The single most common mistake is to take their users for granted. Internet businesses obey the same laws as non-internet businesses. Winning e-commerce companies develop an experience for a group of consumers that is superior to what anyone else offers. Being successful because you are early is not the same as being successful because you are good – many leaders lack the wisdom to tell the difference. At a more granular level, I would observe that the capabilities required to win in digital commerce are both unique to this environment and evolving.

I cannot count the number of times I have been told digital commerce is “just like any other retail business” or “about technology more than retail”. Both truisms are obviously wrong in their simple-mindedness. Every industry demands unique capabilities, and digital commerce is no different. E-commerce leaders can underestimate the need to build new skills in their organizations. For example, who would have predicted a few years ago that any leading eCommerce company would require a Product Development organization distinct from the Buying/Merchandising group, Tech, and Marketing? Yet, this is what it takes to win today. And who knows what capabilities will be required tomorrow. The competitive environment on the internet is not only ruthless because the barriers to entry are continually declining, but the key factors for competing (and winning) are still shifting because of the constant evolution of both enabling technologies and consumer expectations.

How did you get your start in e-commerce? How has working in the industry changed since the early days of the internet?

Almost 20 years ago in the early days of the industry, I was one of the creators of the internet practice at McKinsey because I wanted to do something entrepreneurial even while working in an established, traditional firm. What has changed the most is the importance of the internet. In the beginning, it used to be a hobby of some crazy person in the IT or the marketing department. Now for many retailers and media companies it is the only issue that matters for their long term survival.

What excites you most about the future of e-commerce?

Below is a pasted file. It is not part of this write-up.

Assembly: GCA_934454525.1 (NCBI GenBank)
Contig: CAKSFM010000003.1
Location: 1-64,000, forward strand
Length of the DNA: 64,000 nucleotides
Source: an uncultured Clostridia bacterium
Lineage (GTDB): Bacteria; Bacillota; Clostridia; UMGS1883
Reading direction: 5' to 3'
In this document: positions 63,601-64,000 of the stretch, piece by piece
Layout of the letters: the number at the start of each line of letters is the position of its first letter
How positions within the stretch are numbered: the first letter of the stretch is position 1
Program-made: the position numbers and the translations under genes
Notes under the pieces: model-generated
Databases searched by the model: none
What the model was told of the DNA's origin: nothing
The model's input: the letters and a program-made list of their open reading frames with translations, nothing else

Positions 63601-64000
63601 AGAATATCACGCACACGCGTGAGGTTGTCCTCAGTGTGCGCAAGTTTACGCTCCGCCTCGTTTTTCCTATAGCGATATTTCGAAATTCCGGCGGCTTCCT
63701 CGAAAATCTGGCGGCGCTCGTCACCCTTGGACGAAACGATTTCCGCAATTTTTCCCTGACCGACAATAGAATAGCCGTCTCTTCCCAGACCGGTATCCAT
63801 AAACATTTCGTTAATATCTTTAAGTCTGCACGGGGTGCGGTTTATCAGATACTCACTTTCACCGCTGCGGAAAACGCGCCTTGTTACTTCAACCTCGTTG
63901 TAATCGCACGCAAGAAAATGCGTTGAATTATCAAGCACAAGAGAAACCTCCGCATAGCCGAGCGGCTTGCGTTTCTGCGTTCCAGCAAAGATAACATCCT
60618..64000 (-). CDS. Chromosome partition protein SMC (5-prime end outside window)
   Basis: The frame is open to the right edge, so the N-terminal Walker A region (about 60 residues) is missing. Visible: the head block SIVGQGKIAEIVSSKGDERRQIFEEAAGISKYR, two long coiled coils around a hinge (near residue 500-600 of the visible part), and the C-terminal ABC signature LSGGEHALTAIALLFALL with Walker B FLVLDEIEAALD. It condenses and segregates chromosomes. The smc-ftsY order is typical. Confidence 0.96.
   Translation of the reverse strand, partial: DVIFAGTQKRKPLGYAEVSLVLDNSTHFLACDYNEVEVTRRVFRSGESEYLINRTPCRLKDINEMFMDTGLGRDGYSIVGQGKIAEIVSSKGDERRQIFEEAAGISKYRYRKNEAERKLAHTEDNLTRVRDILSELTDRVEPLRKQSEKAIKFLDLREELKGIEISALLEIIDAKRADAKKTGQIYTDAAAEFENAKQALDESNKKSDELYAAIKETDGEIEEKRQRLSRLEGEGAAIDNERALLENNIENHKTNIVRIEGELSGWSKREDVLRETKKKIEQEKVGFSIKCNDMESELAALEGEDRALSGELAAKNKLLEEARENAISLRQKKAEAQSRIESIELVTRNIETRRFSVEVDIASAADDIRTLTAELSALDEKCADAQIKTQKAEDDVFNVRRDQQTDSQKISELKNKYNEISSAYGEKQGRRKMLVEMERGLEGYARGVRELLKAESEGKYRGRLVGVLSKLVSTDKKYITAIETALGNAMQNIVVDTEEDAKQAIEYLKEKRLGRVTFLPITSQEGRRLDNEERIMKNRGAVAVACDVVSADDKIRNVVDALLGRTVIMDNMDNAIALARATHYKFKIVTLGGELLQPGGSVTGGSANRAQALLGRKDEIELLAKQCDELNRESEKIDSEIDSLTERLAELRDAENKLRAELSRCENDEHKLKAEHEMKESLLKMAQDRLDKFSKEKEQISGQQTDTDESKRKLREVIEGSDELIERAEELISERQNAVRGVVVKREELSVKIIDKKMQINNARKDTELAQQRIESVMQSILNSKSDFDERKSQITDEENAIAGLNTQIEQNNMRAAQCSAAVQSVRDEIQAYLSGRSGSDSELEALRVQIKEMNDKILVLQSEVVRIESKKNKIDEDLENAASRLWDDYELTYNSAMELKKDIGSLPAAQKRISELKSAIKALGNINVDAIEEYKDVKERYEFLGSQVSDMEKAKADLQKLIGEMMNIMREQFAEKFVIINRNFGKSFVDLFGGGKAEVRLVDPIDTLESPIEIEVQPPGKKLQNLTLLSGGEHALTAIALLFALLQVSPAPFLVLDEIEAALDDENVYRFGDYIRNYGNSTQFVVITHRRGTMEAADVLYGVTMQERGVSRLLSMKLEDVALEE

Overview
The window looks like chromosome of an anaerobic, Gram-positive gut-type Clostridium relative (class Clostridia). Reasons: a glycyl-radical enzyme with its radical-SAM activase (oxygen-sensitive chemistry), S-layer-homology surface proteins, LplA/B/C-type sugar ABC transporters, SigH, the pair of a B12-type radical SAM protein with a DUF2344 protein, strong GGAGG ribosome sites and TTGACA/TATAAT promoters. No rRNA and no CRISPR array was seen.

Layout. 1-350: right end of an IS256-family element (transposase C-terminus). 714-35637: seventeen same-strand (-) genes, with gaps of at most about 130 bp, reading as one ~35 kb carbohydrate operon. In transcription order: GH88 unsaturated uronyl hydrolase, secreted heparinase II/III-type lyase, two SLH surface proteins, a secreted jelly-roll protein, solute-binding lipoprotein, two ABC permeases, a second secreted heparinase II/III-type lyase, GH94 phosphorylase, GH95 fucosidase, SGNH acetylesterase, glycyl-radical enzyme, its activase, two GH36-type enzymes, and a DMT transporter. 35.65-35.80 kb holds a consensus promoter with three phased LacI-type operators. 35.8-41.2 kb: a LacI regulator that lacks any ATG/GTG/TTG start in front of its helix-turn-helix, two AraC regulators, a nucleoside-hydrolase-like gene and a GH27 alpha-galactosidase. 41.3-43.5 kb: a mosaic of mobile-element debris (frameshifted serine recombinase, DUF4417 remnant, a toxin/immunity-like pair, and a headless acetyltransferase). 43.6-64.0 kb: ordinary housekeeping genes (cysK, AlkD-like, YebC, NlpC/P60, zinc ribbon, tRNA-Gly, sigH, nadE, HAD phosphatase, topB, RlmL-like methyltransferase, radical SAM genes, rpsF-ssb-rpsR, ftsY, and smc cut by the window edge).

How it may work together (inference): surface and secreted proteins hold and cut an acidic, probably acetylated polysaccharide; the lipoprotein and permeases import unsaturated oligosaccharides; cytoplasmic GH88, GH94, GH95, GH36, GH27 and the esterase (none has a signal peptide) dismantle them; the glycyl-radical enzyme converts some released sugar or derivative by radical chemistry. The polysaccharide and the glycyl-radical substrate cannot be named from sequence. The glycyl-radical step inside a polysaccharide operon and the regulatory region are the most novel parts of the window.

I am an investor and look at the world through a prism of wealth creation and creative destruction. I am convinced that the changes in retail of the last 20 years will pale in comparison to what will happen in the next five. Traditional business systems and models, such as catalogs and store-based retail were built around constraints imposed by the physical world. For example, a catalog assortment had to be optimized against the cost and constraints of adding pages to a book relative to the economics of mailing against prospect lists, not against a differentiated insight into the needs of target consumers.

These constraints disappear in a digital environment, which creates the opportunity to redesign business systems and models around consumers, not physical-world limitations. Amazon has already done this, but as we can see from companies such as, to name just one, there is a lot more room for further innovation of the basic retail idea. It is evident to me that we are at the early stage of the emergence of retail business models that have no precedent in the physical world, and which essentially reinvent and reinterpret retail in a digital environment. How could you not be excited about participating in such change?

This year, the Annual Summit is in your hometown, Denver, Colo. Tell us a few of your favorite things about Denver.

My favorite thing about Denver is its weather, which is spectacular in September, and its proximity to the Rocky Mountains. People who live here take full advantage of everything the outdoors have to offer. In Denver itself, we have great urban neighborhoods and I would recommend walking around our LODO (LOwer DOwntown), or Highlands areas for dinner or drinks. Visitors more attracted to contemplative activities may enjoy the Denver Botanical Garden, also located in town and ranked one of the best in the country.